Biophysics is a diverse and eclectic field, and consequently difficult to categorize. For the purposes of this summary of educational resources in biophysics, biophysics is divided into three parts or topic areas: molecular structures, biophysical techniques, and biological mechanisms. Each topic area is defined here and an attempt is made to indicate how these areas are interrelated within the field of biophysics. An annotated list of specific resources, available as text files or web sites, for each topic area is then provided on subsequent pages.
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Biophysics explains the biological functions of cells, tissues, and organisms in terms of the structure and behavior of biological molecules. Genes, the basic elements of biological information, reflect the molecular structures of the enormously large, linear DNA (deoxyribonucleic acid) molecules of which they are made. The behavior of enzymes, hormones, and antibodies reflects the molecular structures of proteins and the organic chemistry of the functional groups of the amino acid side chains.& The surface and barrier properties of biological membranes reflect the ability of lipids to aggregate into flexible two-dimensional bilayers with hydrophobic cores and polar surfaces.
Information about the molecular structures and biophysical properties of proteins, nucleic acids (DNA and RNA), lipids, and carbohydrates is available on the Molecular Structure & Behavior page.
The characterization of molecular structure, the measurement of molecular properties, and the observation of molecular behavior presents an enormous challenge for biological scientists. A wide range of biophysical techniques have been developed to study molecules in crystals, in solution, in cells, and in organisms. These biophysical techniques provide information about the electronic structure, size, shape, dynamics, polarity, and modes of interaction of biological molecules. Some of the most exciting techniques provide images of cells, subcellular structures, and even individual molecules. It is now possible, for example, to directly observe the biological behavior and physical properties of single protein or DNA molecules within a living cell and determine how the behavior of the single molecule influences the biological function of the organism.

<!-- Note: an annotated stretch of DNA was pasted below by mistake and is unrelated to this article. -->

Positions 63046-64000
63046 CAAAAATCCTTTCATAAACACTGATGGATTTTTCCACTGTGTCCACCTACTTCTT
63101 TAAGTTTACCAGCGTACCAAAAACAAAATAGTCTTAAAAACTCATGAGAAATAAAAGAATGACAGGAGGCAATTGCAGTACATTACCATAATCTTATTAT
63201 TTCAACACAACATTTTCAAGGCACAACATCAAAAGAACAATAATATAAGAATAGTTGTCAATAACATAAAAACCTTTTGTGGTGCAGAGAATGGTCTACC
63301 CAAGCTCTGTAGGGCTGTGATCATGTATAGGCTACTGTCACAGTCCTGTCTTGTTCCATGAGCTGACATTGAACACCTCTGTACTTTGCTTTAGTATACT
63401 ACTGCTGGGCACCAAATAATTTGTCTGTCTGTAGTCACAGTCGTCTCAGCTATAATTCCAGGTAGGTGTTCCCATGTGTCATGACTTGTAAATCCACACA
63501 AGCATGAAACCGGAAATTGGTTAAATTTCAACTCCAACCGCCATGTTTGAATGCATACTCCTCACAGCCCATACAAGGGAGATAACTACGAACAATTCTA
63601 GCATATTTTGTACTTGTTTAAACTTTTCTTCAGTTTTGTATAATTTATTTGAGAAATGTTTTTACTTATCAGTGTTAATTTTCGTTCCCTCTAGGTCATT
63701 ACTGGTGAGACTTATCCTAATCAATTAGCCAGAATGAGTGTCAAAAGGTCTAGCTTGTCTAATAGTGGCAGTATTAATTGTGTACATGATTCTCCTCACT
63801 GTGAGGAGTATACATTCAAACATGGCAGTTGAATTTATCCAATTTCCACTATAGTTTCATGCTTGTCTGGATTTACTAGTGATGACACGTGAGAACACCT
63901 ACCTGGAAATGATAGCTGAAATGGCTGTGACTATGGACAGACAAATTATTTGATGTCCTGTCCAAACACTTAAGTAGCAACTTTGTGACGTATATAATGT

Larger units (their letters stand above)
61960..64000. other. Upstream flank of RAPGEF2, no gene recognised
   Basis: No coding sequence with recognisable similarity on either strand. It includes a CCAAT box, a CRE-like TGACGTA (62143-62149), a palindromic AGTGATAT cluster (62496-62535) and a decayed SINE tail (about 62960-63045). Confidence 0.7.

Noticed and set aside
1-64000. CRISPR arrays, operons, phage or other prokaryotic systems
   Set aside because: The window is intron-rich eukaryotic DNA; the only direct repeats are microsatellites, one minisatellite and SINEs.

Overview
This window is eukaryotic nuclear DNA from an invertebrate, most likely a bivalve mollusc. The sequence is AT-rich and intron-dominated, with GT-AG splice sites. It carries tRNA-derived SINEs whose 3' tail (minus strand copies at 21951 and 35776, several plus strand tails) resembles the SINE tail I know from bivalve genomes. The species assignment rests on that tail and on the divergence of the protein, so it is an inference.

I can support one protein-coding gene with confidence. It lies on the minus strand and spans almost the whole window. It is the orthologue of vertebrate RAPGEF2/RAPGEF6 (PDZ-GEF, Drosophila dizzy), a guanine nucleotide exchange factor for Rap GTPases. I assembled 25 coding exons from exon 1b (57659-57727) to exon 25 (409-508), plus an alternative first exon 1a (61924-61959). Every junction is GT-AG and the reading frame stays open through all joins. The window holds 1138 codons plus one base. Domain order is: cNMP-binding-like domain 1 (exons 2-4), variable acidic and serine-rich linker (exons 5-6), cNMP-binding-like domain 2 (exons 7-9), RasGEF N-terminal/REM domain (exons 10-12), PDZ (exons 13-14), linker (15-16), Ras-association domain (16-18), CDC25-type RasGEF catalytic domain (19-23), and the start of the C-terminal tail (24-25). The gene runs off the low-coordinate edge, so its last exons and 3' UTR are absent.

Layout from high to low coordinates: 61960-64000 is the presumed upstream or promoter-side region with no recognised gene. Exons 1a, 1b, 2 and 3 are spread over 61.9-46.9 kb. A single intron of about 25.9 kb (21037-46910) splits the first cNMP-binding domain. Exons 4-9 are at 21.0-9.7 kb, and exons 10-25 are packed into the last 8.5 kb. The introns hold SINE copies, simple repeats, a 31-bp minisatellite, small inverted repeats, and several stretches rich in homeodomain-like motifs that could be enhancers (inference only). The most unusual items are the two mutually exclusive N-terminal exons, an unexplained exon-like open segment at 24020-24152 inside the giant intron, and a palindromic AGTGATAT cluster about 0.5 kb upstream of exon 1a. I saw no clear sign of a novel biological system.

Information about the wide variety biophysical techniques available to study the structures, properties, and functions of molecules both in the test tube and in living biological systems is available on our Biophysical Techniques page.
Much of the scientific success of biophysics depends upon its ability to develop detailed physical mechanisms to explain specific biological processes. The double helical structure of DNA, for example, provides a framework for an explanation of how genetic material is replicated and of how genetic mutations arise: specific proteins mediate the unwinding of the DNA duplex and the assembly of a new strand based on complementary base pairing of the four DNA bases, guanine with cytosine and adenine with thymine; mismatch of one of these base pairs generates a complementary strand with a single base substitution (a mutation). The value of this, and a variety of other biophysical mechanisms, is unlimited for human knowledge in general and for biomedical research in particular.
Molecular descriptions of a variety biological functions are available on our Biophysical Mechanisms page.